Kris Mineau

The Boston Globe

It’s bad for politics to drive military budget choices (“ Defense needs, not politics, should guide military cuts,” Editorial, June 5), but it’s even worse if nothing drives them at all. Yet that’s what’s coming in January — $500 billion in mindless, mechanical “sequestration” that would slice into every program, facility, and operation of our armed forces, no matter how vital or irreplaceable.

The Joint Chiefs of Staff say these cuts will erode our defense capabilities and make it impossible to carry out current missions or restore our forces after years of combat overseas. Defense Secretary Leon Panetta calls it a “goofy meat ax” that would put our troops at risk. Virtually all new weapons programs would be shuttered, from fighter jets to satellites to drones. Across-the-board sequestration bars the Defense Department from prioritizing the cuts or matching them to military requirements in any rational way.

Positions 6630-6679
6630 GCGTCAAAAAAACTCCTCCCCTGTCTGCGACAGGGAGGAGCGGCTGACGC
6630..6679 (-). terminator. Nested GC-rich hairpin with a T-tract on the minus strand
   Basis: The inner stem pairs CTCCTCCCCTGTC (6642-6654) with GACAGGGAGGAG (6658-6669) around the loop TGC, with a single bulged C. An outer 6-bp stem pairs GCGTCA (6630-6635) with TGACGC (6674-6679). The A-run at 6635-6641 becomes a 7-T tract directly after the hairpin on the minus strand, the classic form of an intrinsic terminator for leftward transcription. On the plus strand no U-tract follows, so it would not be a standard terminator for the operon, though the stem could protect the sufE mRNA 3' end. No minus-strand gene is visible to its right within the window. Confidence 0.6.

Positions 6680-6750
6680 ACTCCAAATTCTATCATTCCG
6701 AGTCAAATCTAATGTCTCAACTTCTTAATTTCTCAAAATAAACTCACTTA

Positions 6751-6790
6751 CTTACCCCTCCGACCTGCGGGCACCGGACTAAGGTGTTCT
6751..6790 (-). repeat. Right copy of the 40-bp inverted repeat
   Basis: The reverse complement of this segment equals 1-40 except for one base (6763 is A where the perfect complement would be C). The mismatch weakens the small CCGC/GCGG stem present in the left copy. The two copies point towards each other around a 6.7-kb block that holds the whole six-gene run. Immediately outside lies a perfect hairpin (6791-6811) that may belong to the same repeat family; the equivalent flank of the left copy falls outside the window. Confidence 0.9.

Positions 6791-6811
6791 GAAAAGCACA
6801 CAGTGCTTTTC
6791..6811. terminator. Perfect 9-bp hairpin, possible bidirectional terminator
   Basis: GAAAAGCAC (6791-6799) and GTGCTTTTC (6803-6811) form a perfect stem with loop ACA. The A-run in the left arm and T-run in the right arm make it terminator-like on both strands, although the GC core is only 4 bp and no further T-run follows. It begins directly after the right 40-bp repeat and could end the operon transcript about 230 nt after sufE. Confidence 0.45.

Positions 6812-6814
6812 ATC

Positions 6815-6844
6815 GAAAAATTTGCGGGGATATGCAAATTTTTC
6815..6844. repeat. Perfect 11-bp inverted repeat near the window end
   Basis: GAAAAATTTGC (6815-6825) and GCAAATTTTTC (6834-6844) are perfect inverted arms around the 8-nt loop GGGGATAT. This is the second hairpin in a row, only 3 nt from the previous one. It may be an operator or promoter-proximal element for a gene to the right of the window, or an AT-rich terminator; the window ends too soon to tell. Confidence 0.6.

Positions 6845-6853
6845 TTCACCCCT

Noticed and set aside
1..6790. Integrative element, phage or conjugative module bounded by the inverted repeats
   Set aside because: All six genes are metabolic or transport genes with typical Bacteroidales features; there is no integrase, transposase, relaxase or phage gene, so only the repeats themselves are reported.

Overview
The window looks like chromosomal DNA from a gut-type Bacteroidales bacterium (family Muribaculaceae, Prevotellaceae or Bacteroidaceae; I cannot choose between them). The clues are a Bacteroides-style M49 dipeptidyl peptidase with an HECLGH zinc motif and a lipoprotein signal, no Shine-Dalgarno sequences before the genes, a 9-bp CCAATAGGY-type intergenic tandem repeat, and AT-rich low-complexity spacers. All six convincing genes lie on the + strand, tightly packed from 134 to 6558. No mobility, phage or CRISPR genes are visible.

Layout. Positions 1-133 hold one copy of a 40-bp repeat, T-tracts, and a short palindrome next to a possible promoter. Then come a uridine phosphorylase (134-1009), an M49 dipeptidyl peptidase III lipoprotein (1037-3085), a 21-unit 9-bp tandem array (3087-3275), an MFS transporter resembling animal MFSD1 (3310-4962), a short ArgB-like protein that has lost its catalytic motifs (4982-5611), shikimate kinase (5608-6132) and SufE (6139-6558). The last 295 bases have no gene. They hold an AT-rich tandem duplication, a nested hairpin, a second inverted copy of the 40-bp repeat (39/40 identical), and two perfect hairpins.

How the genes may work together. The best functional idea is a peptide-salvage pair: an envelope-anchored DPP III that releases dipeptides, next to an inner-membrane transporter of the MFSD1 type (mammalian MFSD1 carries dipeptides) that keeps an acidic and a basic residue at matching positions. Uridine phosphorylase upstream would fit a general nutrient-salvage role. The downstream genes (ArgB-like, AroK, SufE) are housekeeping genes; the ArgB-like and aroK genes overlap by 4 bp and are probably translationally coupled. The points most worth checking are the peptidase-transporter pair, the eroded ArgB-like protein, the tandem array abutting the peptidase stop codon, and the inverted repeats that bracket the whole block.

The harm to US workers also could not be managed or contained. Experts say that across-the-board reductions would destroy more than a million private sector jobs, plus thousands more as troops and Defense Department civilians are cut loose.

The Congressional Budget Office predicts the cuts would help cause another recession if they aren’t repealed this year. The first step in making smart, tough decisions on the budget is replacing this foolish sequestration with a sound, responsible approach to cuts.

Kris MineauNorth Reading

The writer is a retired colonel in the Air Force.

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